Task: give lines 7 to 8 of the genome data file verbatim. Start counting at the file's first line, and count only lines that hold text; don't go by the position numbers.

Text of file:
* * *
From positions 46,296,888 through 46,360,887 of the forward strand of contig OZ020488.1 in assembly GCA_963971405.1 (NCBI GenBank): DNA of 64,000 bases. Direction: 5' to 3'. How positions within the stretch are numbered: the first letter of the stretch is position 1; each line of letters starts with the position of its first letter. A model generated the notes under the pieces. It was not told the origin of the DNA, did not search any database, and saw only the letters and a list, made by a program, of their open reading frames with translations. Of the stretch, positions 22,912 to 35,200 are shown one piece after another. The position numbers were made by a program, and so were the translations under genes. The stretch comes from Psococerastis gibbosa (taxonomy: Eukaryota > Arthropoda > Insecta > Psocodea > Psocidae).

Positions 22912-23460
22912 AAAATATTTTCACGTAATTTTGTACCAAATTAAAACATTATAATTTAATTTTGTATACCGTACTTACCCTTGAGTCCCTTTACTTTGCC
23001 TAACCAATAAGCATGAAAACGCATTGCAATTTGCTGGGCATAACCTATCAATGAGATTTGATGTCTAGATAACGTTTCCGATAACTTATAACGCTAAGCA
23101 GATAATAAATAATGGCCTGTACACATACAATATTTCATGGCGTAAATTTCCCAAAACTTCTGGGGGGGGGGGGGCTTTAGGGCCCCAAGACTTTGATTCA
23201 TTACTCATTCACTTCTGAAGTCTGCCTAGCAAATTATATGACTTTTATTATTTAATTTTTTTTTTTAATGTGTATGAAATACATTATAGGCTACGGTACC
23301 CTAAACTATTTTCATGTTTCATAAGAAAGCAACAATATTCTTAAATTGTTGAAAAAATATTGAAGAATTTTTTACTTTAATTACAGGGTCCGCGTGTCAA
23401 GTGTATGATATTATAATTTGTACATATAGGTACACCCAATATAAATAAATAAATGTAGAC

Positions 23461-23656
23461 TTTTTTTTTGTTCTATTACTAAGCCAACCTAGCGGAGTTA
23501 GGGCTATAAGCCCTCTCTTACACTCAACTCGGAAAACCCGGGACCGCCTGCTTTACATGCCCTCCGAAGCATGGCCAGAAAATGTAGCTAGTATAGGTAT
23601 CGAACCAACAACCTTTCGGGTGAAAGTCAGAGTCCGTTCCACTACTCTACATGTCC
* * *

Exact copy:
23301 CTAAACTATTTTCATGTTTCATAAGAAAGCAACAATATTCTTAAATTGTTGAAAAAATATTGAAGAATTTTTTACTTTAATTACAGGGTCCGCGTGTCAA
23401 GTGTATGATATTATAATTTGTACATATAGGTACACCCAATATAAATAAATAAATGTAGAC